CrateDB includes support to store binary large objects. By utilizing CrateDB’s cluster features the files can be replicated and sharded just like regular data.


Backup of blobs via CREATE SNAPSHOT is not supported.

Table of contents

Creating a table for blobs

Before adding blobs a blob table must be created. Blob tables can be sharded. This makes it possible to distribute binaries over multiple nodes. Lets use the CrateDB shell crash to issue the SQL statement:

sh$ crash -c "create blob table myblobs clustered into 3 shards with (number_of_replicas=0)"
CREATE OK, 1 row affected (... sec)

Now CrateDB is configured to allow blobs to be management under the /_blobs/myblobs endpoint.

Custom location for storing blob data

It is possible to define a custom directory path for storing blob data which can be completely different than the normal data path. Best use case for this is storing normal data on a fast SSD and blob data on a large cheap spinning disk.

The custom blob data path can be set either globally by configuration or while creating a blob table. The path can be either absolute or relative and must be creatable/writable by the user CrateDB is running as. A relative path value is relative to CRATE_HOME.

Blob data will be stored under this path with the following layout:


Global by configuration

Just uncomment or add following entry at the CrateDB configuration in order to define a custom path globally for all blob tables:

blobs.path: /path/to/blob/data

Also see Configuration.

Per blob table setting

It is also possible to define a custom blob data path per table instead of global by configuration. Also per table setting take precedence over the configuration setting.

See CREATE BLOB TABLE for details.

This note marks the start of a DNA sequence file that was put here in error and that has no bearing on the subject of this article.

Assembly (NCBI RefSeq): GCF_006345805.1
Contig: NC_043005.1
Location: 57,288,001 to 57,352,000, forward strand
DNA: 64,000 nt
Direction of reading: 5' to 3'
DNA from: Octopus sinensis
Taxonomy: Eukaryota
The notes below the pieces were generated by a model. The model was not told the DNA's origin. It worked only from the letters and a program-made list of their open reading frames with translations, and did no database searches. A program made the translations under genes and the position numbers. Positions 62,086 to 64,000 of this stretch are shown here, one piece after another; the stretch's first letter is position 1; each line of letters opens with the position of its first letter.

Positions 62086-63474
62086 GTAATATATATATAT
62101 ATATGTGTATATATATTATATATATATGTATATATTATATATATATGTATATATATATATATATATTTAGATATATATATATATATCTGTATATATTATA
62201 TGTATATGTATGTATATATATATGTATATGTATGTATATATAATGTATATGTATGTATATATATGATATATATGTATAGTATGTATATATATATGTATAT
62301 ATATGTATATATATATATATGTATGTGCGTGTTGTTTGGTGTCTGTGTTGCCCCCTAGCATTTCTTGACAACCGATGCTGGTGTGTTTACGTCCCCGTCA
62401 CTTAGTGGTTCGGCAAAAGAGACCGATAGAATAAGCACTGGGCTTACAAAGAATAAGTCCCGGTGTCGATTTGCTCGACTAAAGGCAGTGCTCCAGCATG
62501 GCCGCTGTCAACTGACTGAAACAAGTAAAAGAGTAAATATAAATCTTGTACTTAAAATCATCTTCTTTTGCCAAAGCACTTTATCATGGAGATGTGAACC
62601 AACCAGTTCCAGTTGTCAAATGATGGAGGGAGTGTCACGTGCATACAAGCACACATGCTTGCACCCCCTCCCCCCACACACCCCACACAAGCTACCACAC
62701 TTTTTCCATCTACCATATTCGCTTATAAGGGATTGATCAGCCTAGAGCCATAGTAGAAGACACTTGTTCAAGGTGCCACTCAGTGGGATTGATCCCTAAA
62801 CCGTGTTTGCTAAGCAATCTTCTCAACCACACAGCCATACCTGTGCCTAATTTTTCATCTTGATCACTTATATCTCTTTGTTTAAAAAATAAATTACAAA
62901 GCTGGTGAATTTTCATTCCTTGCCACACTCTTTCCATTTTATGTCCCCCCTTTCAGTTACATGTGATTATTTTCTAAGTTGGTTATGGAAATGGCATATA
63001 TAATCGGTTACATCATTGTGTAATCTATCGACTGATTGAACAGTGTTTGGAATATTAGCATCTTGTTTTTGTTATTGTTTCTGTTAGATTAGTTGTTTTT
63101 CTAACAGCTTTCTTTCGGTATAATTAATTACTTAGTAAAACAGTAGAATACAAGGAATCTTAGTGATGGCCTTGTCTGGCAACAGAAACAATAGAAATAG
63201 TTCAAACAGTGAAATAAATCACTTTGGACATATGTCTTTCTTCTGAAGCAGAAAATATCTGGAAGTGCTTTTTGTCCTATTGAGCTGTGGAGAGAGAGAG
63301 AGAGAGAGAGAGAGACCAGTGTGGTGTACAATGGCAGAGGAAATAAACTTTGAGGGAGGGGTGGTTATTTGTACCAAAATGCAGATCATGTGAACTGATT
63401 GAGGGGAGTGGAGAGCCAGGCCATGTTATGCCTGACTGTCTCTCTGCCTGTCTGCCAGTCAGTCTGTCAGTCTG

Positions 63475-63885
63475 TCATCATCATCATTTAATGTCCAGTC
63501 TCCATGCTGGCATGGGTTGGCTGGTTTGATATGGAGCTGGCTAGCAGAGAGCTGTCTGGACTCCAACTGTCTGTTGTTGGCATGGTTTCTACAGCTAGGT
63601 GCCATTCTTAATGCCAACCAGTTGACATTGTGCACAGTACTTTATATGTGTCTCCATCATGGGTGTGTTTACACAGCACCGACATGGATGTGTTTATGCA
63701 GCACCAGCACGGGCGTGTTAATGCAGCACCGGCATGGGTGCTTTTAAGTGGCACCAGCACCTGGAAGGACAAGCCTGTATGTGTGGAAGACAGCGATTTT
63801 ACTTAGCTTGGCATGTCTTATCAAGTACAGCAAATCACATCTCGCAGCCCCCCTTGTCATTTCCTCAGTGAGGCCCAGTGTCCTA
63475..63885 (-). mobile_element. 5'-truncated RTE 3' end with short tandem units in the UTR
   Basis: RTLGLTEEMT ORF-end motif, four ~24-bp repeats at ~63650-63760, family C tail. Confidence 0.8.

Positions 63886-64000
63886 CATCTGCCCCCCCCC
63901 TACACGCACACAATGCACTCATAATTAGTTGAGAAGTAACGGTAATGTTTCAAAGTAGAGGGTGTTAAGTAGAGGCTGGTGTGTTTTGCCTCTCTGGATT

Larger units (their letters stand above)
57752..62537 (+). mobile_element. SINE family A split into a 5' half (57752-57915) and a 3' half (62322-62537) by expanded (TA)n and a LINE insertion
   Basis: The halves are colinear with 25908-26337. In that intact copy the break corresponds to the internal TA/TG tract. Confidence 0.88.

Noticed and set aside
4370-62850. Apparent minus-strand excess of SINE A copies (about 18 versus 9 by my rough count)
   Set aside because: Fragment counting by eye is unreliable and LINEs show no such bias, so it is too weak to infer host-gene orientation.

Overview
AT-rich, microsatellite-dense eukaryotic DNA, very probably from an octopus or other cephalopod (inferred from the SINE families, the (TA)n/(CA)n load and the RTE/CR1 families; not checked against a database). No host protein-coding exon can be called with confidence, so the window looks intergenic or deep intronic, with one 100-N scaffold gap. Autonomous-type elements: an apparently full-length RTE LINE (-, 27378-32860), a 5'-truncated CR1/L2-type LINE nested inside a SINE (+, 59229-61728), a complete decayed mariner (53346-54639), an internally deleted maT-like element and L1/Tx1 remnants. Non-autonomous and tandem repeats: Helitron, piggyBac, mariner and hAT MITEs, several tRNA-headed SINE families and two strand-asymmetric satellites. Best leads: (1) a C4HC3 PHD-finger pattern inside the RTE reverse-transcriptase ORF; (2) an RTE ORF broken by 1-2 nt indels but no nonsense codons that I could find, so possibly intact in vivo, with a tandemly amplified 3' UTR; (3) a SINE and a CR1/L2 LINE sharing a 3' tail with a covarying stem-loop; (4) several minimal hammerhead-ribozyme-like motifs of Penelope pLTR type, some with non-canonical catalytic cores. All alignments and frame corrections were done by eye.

Creating a blob table with a custom blob data path:

sh$ crash -c "create blob table myblobs clustered into 3 shards with (blobs_path='/tmp/crate_blob_data')" # doctest: +SKIP
CREATE OK, 1 row affected (... sec)


To list all blobs inside a blob table a SELECT statement can be used:

sh$ crash -c "select digest, last_modified from blob.myblobs"
| digest                                   | last_modified |
| 4a756ca07e9487f482465a99e8286abc86ba4dc7 | ...           |
SELECT 1 row in set (... sec)


To query blob tables it is necessary to always specify the schema name blob.

Altering a blob table

The number of replicas a blob table has can be changed using the ALTER BLOB TABLE clause:

sh$ crash -c "alter blob table myblobs set (number_of_replicas=0)"
ALTER OK, -1 rows affected (... sec)

Deleting a blob table

Blob tables can be deleted similar to normal tables:

sh$ crash -c "drop blob table myblobs"
DROP OK, 1 row affected (... sec)

Using blob tables

The usage of Blob Tables is only supported using the HTTP/HTTPS protocol. This section describes how binaries can be stored, fetched and deleted.


For the reason of internal optimization any successful request could lead to a 307 Temporary Redirect response.


To upload a blob the SHA1 hash of the blob has to be known upfront since this has to be used as the ID of the new blob. For this example we use a fancy Python one-liner to compute the SHA hash:

sh$ python3 -c 'import hashlib;print(hashlib.sha1("contents".encode("utf-8")).hexdigest())'

The blob can now be uploaded by issuing a PUT request:

sh$ curl -isSX PUT '' -d 'contents'
HTTP/1.1 201 Created
content-length: 0

If a blob already exists with the given hash a 409 Conflict is returned:

sh$ curl -isSX PUT '' -d 'contents'
HTTP/1.1 409 Conflict
content-length: 0


To download a blob simply use a GET request:

sh$ curl -sS ''

If the blob doesn’t exist a 404 Not Found error is returned:

sh$ curl -isS ''
HTTP/1.1 404 Not Found
content-length: 0

To determine if a blob exists without downloading it, a HEAD request can be used:

sh$ curl -sS -I ''
HTTP/1.1 200 OK
content-length: 8
accept-ranges: bytes
expires: Thu, 31 Dec 2037 23:59:59 GMT
cache-control: max-age=315360000


The cache headers for blobs are static and basically allows clients to cache the response forever since the blob is immutable.


To delete a blob simply use a DELETE request:

sh$ curl -isS -XDELETE ''
HTTP/1.1 204 No Content

If the blob doesn’t exist a 404 Not Found error is returned:

sh$ curl -isS -XDELETE ''
HTTP/1.1 404 Not Found
content-length: 0